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Rheumatoid Arthritis pain is reduced by vitamin D, but DAS28 score is not changed – Jan 2013

The effect of vitamin D levels on the assessment of disease activity in rheumatoid arthritis.

Clin Rheumatol. 2013 Jan 23.
Higgins MJ, Mackie SL, Thalayasingam N, Bingham SJ, Hamilton J, Kelly CA.
Department of Rheumatology, Queen Elizabeth Hospital, Sheriff Hill, Gateshead, NE96SX, UK.

Disease activity in rheumatoid arthritis (RA) is assessed by a combination of objective and subjective tests, combined to produce a disease activity score in 28 joints (DAS28). There is some evidence that RA disease activity, as assessed by DAS28, can be influenced by vitamin D levels. It is difficult to know whether this is due to a true immunomodulatory effect of vitamin D or a more subjective effect of low vitamin D on pain perception. We addressed this issue by comparing vitamin D levels with disease activity, analysing each component of the DAS28 score separately. We measured 25-hydroxy vitamin D levels in 176 outpatients with RA at two different centres and recorded a DAS28 score using an ESR checked at the same time. We calculated DAS28 both with and without the patient's rating of their symptoms on the visual analogue score (VAS) to assess the effect of VAS on DAS28. The vitamin D results were expressed as nanomole per litre with 50 nmol/l taken as the lower limit of normal. We calculated mean levels of vitamin D and undertook a multivariate regression analysis to assess correlations between vitamin D levels and DAS28 (and its individual components), corrected for centre, age and gender. The overall mean DAS28 score was 3.66 (SE ± 0.11) using all four criteria and 3.43 (SE ± 0.10) using just three criteria (omitting VAS). The mean vitamin D level was 39.42 nmol/l (SE ± 1.55). There was no significant correlation between vitamin D and DAS28 scores with or without the inclusion of VAS. However, there was a significant inverse relationship between vitamin D and VAS itself (coefficient = 0.249, p = 0.013). The mean DAS28 score was greater in vitamin D-deficient patients and this was explained by their higher VAS scores. Our data confirms that vitamin D deficiency is common in RA. This paper provides evidence that the VAS component, assessing patient perception of symptoms, is inversely related to vitamin D, with lower levels producing higher VAS values. Although there was no overall correlation between vitamin D levels and DAS28, patients may perceive themselves or be perceived by assessors as having responded less well to disease modification in the presence of vitamin D deficiency. This could have major implications for subsequent management, and clinicians need to be aware of the potential confounding effect of vitamin D deficiency in assessing RA disease activity using the full DAS28 tool.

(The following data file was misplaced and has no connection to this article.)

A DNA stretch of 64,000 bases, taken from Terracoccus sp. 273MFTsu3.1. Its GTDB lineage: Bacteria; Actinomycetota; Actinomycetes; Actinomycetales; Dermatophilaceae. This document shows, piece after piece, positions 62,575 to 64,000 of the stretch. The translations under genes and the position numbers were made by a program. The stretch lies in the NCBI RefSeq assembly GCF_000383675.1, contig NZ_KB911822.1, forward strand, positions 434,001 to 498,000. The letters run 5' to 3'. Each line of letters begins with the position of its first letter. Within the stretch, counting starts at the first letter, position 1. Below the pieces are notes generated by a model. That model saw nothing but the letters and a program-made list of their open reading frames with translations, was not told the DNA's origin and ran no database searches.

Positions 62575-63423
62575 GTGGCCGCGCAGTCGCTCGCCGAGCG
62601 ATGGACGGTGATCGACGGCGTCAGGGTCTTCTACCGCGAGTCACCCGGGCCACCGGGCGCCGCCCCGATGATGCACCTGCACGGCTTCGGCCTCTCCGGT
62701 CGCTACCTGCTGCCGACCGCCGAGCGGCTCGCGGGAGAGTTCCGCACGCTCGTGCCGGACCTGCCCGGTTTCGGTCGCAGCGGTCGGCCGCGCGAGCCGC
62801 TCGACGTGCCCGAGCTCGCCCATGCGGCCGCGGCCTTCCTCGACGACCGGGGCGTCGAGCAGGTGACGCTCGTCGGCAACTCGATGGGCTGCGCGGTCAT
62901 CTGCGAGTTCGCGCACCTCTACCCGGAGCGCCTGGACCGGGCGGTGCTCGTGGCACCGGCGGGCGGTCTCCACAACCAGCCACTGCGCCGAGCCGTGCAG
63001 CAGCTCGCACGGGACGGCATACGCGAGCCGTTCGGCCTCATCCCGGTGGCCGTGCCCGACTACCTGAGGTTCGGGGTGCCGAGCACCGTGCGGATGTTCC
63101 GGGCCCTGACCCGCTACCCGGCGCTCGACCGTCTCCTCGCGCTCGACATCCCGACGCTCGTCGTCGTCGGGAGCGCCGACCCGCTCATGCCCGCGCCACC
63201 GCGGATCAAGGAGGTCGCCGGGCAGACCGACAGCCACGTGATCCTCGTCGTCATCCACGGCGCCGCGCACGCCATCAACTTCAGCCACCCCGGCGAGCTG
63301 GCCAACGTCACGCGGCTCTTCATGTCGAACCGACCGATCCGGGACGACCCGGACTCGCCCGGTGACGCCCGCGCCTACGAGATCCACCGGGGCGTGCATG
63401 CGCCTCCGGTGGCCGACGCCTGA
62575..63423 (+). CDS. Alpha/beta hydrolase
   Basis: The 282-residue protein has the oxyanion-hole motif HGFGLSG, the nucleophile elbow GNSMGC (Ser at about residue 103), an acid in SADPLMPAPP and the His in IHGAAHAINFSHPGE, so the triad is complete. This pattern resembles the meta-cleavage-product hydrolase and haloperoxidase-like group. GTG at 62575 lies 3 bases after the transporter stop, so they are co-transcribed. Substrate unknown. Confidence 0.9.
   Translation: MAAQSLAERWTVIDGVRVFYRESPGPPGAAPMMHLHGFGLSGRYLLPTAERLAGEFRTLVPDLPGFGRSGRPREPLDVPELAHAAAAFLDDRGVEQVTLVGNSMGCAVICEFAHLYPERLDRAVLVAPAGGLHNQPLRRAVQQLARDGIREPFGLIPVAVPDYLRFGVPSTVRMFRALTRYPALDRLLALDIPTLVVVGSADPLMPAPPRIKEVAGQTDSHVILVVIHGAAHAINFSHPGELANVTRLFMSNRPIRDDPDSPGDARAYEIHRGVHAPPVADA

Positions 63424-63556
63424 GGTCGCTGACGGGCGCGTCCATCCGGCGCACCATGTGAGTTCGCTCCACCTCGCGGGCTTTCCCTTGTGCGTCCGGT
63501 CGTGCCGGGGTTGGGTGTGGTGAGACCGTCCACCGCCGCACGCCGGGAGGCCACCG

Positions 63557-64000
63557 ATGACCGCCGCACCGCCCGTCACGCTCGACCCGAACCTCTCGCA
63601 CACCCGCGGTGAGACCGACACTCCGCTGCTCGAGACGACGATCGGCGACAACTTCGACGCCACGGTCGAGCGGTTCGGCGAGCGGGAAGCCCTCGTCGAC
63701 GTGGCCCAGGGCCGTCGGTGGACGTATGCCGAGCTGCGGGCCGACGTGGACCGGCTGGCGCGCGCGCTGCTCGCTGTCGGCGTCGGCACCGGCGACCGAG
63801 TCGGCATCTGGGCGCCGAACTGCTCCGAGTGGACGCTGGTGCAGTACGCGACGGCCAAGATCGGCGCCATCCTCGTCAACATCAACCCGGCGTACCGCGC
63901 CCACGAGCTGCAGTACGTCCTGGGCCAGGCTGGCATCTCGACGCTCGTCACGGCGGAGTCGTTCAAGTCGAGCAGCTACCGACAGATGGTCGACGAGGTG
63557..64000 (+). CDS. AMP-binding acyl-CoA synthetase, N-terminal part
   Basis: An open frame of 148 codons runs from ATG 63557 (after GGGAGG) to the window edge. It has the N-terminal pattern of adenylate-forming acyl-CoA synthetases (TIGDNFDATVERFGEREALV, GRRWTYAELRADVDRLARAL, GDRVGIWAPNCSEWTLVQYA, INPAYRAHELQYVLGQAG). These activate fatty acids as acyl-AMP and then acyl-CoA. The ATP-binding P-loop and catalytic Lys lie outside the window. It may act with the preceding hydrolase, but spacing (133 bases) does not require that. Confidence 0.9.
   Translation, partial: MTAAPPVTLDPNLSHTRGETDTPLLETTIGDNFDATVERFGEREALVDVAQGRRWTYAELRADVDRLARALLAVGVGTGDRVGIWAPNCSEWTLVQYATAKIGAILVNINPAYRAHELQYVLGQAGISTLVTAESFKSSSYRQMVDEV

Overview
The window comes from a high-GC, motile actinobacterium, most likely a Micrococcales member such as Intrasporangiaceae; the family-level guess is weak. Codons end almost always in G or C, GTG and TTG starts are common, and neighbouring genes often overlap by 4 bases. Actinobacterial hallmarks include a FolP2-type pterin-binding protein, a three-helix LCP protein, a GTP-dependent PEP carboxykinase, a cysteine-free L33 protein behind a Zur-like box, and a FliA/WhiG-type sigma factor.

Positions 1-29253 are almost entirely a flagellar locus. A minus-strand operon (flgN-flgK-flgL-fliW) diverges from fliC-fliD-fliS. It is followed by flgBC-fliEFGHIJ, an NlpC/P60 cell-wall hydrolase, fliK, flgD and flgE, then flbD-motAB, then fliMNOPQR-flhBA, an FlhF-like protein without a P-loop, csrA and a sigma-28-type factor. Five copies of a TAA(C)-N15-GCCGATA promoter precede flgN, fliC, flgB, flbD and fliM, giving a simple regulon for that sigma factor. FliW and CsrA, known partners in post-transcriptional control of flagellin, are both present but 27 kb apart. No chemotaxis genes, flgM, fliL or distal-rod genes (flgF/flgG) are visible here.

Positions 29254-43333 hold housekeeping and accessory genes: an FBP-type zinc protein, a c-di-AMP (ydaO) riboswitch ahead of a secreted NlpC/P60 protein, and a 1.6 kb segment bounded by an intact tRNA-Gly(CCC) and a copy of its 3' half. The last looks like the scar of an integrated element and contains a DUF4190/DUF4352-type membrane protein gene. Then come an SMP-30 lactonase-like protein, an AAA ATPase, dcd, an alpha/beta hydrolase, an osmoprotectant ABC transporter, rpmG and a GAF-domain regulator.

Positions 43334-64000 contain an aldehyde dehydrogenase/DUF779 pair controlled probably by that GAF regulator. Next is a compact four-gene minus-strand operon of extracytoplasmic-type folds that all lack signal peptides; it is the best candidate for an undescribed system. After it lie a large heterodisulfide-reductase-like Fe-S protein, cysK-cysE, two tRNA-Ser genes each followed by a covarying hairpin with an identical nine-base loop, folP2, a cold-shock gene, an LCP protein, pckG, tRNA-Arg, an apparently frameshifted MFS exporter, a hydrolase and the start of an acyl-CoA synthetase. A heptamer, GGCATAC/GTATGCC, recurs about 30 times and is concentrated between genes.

PMID: 23340834

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